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Peace Treaty

OPINION
October 5, 2008
Re "Calderon in a corner on drug battle," Oct. 1 The Times failed to mention the one option that would actually work: The legalization of all the drugs the cartels deal in. Law enforcement didn't eliminate the alcohol cartels in 1933 -- the re-legalization of alcohol did. The metaphorical war on drugs cannot be won. Who is going to surrender and sign the peace treaty? Kirk Muse Mesa, Ariz.
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CALIFORNIA | LOCAL
December 18, 1990
In response to Graham E. Fuller's column "Steal Iraq's Thunder on 'Linkage' " (Commentary, Dec. 10): Fuller has an excellent point. This is an opportune time to arrange a peace treaty in the Middle East. I agree with his general thinking with additions: Since Jordan has more than half of its population as Palestinians, another million or more would make little change there. This would give Israel more assurance of peace, if the West Bank and Gaza Arabs were accepted in Jordan. I'm sure Israel would help with the prosperity of Jordan if this could be arranged.
CALIFORNIA | LOCAL
September 27, 2001 | From Times Staff and Wire Reports
Saad Mourtada, Egypt's first ambassador to Israel, has died in the United States. He was 78. Mourtada, who died Monday at a nursing home in Falls Church, Va., had been suffering from prostate cancer, the Washington Post reported. He became ambassador to Israel in 1979 after his country and Israel signed a historic peace treaty the same year. He was recalled in 1982 after reports of the massacre of Palestinian refugees in Israeli-occupied West Beirut.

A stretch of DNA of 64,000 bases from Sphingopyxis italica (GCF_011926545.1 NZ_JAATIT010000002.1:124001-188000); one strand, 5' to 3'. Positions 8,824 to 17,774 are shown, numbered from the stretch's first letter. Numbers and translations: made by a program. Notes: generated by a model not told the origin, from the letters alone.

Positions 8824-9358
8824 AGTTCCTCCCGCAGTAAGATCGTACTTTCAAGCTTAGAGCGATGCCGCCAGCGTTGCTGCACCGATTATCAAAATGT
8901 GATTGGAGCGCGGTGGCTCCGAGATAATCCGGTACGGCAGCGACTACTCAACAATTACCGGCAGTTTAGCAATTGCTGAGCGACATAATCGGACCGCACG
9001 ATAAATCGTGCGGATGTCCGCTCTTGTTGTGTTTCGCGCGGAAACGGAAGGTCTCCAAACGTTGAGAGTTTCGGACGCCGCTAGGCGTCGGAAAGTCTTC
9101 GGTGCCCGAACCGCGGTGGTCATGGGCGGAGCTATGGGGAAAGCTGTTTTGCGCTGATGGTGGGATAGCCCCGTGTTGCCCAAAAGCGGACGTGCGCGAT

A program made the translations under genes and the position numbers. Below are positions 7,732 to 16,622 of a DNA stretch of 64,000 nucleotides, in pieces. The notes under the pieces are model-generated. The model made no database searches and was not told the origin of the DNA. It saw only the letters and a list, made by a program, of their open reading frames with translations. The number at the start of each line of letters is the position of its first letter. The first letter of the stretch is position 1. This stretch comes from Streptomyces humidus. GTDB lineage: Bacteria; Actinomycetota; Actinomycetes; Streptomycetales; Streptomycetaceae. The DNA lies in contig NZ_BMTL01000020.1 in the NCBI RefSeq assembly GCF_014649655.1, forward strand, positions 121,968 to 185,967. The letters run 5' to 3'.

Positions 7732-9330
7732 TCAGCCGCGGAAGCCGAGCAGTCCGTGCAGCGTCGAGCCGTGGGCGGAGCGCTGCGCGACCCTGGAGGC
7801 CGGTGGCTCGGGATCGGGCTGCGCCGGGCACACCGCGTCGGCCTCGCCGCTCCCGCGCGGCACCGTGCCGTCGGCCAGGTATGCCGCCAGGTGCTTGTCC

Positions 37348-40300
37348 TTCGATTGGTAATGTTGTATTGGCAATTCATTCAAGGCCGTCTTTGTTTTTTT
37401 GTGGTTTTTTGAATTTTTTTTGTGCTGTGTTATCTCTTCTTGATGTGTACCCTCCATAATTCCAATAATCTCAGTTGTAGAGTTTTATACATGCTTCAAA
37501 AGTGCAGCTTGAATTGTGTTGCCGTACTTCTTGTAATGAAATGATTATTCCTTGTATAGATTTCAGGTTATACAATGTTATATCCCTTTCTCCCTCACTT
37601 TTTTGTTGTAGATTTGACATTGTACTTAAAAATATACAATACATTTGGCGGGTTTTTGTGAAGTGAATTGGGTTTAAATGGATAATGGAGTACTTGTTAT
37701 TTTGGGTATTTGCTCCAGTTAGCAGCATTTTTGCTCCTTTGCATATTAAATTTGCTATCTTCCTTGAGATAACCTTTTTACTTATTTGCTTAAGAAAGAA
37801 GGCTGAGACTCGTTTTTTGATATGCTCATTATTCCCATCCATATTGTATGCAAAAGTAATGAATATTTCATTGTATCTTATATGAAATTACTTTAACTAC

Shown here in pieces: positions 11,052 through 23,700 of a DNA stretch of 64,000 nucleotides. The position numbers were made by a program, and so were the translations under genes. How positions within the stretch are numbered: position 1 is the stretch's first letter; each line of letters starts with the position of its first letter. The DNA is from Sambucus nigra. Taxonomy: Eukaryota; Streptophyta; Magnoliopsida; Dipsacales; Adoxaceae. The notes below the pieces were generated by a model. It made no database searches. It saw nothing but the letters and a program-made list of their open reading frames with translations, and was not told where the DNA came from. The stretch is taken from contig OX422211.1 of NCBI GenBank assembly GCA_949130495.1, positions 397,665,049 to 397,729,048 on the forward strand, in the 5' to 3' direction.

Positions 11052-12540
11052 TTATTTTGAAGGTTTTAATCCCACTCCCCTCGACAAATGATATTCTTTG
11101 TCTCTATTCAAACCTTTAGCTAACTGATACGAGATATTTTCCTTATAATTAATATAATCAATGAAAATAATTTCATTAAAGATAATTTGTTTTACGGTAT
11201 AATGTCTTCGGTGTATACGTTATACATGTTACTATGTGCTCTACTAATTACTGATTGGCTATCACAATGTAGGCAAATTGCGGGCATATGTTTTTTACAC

WORLD
July 16, 2013 | By Batsheva Sobelman
JERUSALEM -- Egypt is sending more troops into Sinai to quell militant activity in the demilitarized area, according to Israeli officials who have veto power over such troop movements under the peace treaty between the two countries. According to Israeli reports , the additional forces include two infantry battalions to be deployed near the towns of Arish and Raffah in the peninsula's northern tip. The move followed a recent attack in Sinai, where militants fired rocket-propelled grenades at a bus carrying workers, killing three people.
CALIFORNIA | LOCAL
July 5, 1995
Re "His Korean War Lasted a Lifetime," June 23: K. Connie Kang's story about Chang-Ho Cho, the first South Korea POW to escape from North Korea after 43 years of ordeal in that country, though truly amazing, is but one of innumerable accounts of Korean tragedies emanating from the Korean War of 1950-53. As was pointed out in the story, the Korean peninsula is still technically under war since a peace treaty to end the war has never been signed, thus indefinitely prolonging all sorts of human agonies resulting from the war. If a peace treaty had already been signed, it would have ended the ordeal of Chang-Ho Cho along with many other untold Korean tragedies.
NEWS
May 31, 1988 | From Reuters
Belgium and the Colombian province of Boyaca have formally ended a war declared by a lovesick general 121 years ago, with nary a bullet fired. Gen. Jose Santos Guttierez went home from studies at the Belgian university of Louvain with a broken heart after a local girl rejected his love. Seeking vengeance on her country, he declared war on Belgium in 1867 as soon as he became ruler of then-independent Boyaca.
OPINION
November 19, 2006
Re "Toll mounts in Mexico's drug war," Nov. 14 For the drug war, there is a simple and relatively easy solution to end the violence caused by it: legalization. The legalization of now-illegal drugs would allow us to regulate, control and tax the in-demand products. When is the last time you had a story about a liquor dealer shooting his liquor distributor? Probably about 1933, the year that ended the disaster known as Prohibition. Our war on drugs is not winnable. Wars on poverty or drugs cannot be won. Who is going to surrender and sign the peace treaty?
CALIFORNIA | LOCAL
May 9, 1986
The campaign by Latin American diplomats to draw up a peace treaty for Central America has been given up for dead many times in the last three years, but only in the United States. Latin political leaders understand the consequences of continued warfare in Central America better than their counterparts in Washington.
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